Professor, The University of North Carolina at Chapel Hill
Expertise: Climate change impacts on ocean ecosystems
The Australian’s coverage of Great Barrier Reef study creates perception that scientists are divided
in The Australian, by Graham Lloyd
— 22 Apr 2018
"The Australian chooses to present a mixed message on this story when the science is extremely clear. The title and quote from Prof. Kaempf do not represent the views of the broade..
Analysis of “Large Sections of Australia’s Great Reef Are Now Dead, Scientists Find”
in The New York Times, by Justin Gillis & Damien Cave
— 18 Mar 2017
While natural temperature fluctuations (due to El Niño, for example) have always occurred, they are now superimposed on a warmer background due to human-induced global warming. Th...
Analysis of “Australia’s Great Barrier Reef has worst coral die-off ever”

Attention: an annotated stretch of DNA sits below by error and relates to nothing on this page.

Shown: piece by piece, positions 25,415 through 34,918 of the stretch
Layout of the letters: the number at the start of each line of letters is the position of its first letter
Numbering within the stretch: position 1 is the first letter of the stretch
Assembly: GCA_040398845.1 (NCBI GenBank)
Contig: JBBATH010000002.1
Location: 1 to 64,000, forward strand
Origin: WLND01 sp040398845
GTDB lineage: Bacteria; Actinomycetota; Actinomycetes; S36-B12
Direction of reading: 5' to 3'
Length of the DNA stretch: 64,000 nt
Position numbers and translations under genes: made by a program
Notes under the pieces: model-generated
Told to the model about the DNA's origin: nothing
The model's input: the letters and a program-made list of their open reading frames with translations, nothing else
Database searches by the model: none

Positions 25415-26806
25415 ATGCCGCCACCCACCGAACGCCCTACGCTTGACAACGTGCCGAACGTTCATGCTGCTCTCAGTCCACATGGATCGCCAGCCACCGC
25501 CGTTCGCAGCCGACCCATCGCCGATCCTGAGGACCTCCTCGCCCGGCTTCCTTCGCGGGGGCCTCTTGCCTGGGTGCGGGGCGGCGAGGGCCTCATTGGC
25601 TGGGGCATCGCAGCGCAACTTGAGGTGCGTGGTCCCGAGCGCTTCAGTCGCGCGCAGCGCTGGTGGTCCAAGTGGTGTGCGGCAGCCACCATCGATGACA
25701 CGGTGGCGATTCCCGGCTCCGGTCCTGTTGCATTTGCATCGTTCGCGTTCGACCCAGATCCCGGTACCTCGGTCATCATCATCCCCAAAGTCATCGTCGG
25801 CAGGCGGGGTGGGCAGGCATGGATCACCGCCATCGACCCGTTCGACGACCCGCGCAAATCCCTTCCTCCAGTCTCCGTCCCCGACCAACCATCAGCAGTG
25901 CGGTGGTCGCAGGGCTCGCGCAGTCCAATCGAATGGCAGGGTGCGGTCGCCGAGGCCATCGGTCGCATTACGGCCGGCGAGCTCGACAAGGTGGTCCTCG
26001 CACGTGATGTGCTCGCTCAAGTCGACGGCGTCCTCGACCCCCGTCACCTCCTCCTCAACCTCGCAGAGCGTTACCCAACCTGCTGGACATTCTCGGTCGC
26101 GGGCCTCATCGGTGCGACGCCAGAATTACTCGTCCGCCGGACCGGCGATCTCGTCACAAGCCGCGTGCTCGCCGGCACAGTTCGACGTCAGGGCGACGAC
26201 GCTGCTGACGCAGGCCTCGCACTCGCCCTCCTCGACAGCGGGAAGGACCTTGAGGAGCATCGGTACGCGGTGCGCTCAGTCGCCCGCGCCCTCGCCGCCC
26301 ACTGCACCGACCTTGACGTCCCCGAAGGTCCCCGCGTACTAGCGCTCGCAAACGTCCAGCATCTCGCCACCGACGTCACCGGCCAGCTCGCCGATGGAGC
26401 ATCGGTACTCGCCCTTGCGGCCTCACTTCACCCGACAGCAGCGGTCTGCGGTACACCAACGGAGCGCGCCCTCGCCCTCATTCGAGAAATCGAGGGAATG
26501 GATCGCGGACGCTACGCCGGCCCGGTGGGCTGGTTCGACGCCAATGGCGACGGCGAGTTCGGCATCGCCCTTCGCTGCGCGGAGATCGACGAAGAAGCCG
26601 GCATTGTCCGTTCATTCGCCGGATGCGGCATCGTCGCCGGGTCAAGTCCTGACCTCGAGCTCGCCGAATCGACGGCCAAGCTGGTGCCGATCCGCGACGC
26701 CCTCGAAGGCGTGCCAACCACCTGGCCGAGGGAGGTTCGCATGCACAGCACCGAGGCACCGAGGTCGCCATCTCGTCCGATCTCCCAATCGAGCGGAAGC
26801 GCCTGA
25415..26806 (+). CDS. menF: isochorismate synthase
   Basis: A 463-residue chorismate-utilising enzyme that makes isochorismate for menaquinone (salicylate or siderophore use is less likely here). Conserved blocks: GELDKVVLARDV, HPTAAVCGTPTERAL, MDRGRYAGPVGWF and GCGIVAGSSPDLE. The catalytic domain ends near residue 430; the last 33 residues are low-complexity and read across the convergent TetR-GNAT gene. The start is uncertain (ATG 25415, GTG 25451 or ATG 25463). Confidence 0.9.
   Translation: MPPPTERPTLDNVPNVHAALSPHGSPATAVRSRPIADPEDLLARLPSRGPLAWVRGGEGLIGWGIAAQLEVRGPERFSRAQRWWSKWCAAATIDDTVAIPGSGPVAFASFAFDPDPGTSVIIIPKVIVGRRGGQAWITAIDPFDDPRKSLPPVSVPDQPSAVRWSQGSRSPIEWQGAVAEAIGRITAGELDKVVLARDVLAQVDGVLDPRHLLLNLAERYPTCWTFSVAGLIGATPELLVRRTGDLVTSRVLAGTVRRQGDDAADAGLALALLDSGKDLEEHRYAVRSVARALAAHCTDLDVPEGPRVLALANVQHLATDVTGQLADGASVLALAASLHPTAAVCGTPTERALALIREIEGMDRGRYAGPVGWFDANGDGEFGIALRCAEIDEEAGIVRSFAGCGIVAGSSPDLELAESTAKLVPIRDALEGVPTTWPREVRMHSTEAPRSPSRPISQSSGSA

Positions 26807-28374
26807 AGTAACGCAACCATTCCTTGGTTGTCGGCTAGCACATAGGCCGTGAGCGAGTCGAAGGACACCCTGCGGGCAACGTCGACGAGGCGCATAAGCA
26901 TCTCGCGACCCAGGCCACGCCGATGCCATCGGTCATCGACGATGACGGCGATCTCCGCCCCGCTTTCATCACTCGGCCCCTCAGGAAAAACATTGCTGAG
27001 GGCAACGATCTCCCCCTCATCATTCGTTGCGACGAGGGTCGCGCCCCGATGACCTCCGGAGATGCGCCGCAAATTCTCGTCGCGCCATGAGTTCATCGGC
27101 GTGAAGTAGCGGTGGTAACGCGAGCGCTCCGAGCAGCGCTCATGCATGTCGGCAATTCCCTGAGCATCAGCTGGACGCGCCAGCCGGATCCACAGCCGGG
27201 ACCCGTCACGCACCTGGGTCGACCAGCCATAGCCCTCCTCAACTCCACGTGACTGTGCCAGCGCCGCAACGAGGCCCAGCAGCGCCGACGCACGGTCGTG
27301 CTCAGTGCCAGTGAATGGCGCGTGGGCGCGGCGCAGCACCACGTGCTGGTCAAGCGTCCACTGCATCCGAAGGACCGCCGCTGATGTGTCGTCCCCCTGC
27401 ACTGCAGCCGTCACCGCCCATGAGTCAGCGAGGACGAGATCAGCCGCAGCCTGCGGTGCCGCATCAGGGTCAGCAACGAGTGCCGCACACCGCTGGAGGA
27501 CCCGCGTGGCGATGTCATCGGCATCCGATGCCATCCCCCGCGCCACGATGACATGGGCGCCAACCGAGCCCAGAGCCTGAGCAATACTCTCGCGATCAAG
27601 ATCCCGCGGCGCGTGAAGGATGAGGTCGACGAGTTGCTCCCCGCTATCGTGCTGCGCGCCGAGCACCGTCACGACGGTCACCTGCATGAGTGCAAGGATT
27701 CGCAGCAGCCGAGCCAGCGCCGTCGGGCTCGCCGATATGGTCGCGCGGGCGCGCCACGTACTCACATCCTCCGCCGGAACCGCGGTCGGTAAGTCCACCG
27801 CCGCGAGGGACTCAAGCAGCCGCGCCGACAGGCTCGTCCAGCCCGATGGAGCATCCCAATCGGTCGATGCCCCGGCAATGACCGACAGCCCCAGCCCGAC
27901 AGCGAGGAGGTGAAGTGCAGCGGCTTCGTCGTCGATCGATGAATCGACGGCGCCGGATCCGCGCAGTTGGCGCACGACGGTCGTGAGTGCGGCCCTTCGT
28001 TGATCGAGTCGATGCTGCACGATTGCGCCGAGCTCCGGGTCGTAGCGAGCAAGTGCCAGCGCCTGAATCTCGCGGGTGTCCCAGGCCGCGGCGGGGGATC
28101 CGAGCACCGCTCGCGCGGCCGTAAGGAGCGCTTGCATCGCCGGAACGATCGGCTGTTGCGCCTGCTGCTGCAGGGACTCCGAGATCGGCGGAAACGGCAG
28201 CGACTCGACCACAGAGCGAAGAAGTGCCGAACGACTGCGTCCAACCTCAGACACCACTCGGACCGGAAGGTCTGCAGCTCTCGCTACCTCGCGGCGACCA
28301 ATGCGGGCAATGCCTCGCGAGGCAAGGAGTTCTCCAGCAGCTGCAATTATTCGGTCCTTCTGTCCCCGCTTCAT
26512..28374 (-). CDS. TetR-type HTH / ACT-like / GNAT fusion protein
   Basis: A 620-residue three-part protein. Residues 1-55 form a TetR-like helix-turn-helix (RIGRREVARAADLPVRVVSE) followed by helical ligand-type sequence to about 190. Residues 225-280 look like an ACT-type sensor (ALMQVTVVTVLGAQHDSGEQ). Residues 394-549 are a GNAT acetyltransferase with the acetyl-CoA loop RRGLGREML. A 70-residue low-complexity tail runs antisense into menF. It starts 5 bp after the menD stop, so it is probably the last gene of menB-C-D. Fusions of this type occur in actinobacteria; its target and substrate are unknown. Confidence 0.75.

in USA Today, by Doyle Rice
— 30 Nov 2016
"This article is mostly accurate ... the frequency of massive bleaching events is increasing, will continue to increase in the near future, and these events do not need to occur an..
Analysis of “Great Barrier Reef may perish by 2030s…”
in Mashable, by Andrew Freedman
— 02 May 2016
This Mashable article reports on new preliminary research that finds the ongoing coral bleaching event in the Pacific is mainly due to human-caused global warming, and that if glob...
The world’s coral reefs are severely threatened by climate change and other human impacts, as ABC story notes
90 per cent of the world's coral reefs will disappear in the next 35 years due to coral bleaching induced by global warming, pollution and over-development.
SOURCE: Greg Hassall & Rebecca Latham, ABC News
Published: 27 Feb 2017